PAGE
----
In February of 2021, Biden issued initial guidance that limited the deportation of illegals. Then, following that up in September of 2021 with more substantial guidance, he put serious roadblocks in the path of those trying to get illegal aliens out of the country. As Breitbart described it at the time of the second order:
In February, DHS officials issued initial orders that prevented ICE agents from arresting and deporting criminal illegal aliens unless they had been recently convicted of an aggravated felony or had been identified as a known gang member or terrorist.
On Thursday, new orders were issued by DHS officials to replace the previous sanctuary country orders that are currently being challenged in federal court for freeing criminal illegal aliens into the United States interior.
“The fact an individual is a removable noncitizen, therefore, should not alone be the basis of an enforcement action against them,” the orders state.
As a result, the fight against illegal immigration took a massive hit. Illegals, knowing that they almost certainly wouldn’t be deported, flooded into the country, with more than 2 million illegals crossing the border in 2021 alone. That, paired with record low deportations, ballooned the illegal immigrant population.
Well, thankfully, there are a few judges out there willing to fight back against Team Biden’s efforts to destroy US immigration law, which requires the stopping and deportation of illegals.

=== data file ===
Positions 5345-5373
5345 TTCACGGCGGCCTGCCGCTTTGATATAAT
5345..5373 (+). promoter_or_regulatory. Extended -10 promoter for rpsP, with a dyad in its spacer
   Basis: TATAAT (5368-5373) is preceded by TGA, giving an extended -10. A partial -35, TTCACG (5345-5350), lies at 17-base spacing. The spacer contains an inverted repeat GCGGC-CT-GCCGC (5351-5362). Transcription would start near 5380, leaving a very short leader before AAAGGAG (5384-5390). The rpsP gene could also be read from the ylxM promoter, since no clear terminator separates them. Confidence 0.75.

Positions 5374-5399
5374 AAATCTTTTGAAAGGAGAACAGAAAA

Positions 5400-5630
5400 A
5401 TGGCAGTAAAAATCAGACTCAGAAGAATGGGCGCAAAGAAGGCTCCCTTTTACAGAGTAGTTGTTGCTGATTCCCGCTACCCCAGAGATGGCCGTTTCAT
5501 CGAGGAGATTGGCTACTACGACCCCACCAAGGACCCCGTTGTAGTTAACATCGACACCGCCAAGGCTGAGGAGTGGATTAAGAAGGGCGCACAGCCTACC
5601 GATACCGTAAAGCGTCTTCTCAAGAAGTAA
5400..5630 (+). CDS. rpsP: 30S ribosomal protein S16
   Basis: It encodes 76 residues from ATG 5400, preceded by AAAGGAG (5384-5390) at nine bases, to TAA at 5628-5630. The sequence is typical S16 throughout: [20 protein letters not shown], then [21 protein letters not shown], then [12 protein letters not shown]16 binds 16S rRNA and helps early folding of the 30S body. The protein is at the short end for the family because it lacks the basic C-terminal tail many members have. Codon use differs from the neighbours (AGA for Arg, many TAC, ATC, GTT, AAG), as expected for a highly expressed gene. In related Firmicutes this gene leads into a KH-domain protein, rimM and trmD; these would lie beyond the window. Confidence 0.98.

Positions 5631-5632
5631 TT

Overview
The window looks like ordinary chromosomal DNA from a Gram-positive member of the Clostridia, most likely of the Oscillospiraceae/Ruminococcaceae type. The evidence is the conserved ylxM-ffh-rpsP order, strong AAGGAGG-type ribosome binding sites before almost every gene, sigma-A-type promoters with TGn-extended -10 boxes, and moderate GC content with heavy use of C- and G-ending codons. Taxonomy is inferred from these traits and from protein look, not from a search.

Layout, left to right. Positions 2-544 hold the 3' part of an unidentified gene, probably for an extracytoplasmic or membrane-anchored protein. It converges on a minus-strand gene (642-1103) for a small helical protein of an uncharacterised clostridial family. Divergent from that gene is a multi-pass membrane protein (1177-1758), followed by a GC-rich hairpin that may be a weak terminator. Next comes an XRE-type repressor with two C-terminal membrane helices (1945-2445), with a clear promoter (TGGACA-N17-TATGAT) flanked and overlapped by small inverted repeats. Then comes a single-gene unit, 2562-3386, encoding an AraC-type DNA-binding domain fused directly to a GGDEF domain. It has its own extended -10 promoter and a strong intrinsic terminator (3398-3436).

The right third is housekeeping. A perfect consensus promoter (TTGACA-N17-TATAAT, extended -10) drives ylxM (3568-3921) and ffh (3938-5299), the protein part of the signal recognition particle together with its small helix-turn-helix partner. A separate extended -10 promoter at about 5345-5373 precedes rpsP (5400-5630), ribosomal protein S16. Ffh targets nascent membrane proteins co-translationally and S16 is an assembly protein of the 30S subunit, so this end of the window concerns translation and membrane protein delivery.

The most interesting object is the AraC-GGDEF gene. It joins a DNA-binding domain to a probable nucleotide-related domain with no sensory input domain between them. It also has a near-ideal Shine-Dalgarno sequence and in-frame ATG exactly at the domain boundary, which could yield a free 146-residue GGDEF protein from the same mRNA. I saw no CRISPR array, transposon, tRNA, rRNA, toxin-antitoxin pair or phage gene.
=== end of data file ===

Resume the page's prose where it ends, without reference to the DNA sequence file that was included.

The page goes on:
One such judge is District Judge Michael J. Newman, a judge in Dayton, Ohio who just issued an injunction against Biden’s deportation orders, potentially giving immigration services the opportunity to start deporting illegals again.
The Springfield News-Sun, reporting on the preliminary injunction, noted that:
U.S. District Court Judge Michael J. Newman of Southern District of Ohio issued a preliminary injunction Tuesday that bars U.S. Immigration and Customs Enforcement officers from following some parts of the “permanent guidance” issued in September 2021 by Homeland Security Secretary Alejandro Mayorkas. It directed agents to evaluate a criminal noncitizen’s conviction, sentence, and a host of other aggravating and mitigating circumstances to determine whether to pursue detention and removal.
Judge Newman, in his opinion, emphasized the financial costs to the states of requiring them to not deport illegals, saying:
In the District of Arizona litigation over the Interim Guidance, for example, Arizona identified noncitizens with criminal convictions who were placed on state supervision after DHS lifted their detainers under the Interim Guidance. A decrease in detention and removal of criminal aliens will invariably lead to similar results in Montana and Ohio.
An aggregate decline in removals will also cause the States to devote more emergency Medicaid and educational resources to noncitizens than they otherwise would have.
Illegal immigration is a massive financial burden on America. The medical costs incurred by dealing with illegals alone run into the billions of dollars.
By allowing deportations of illegals to resume, Judge Newman is helping states rid themselves of that financial burden and start getting rid of people that shouldn’t even be here in the first place.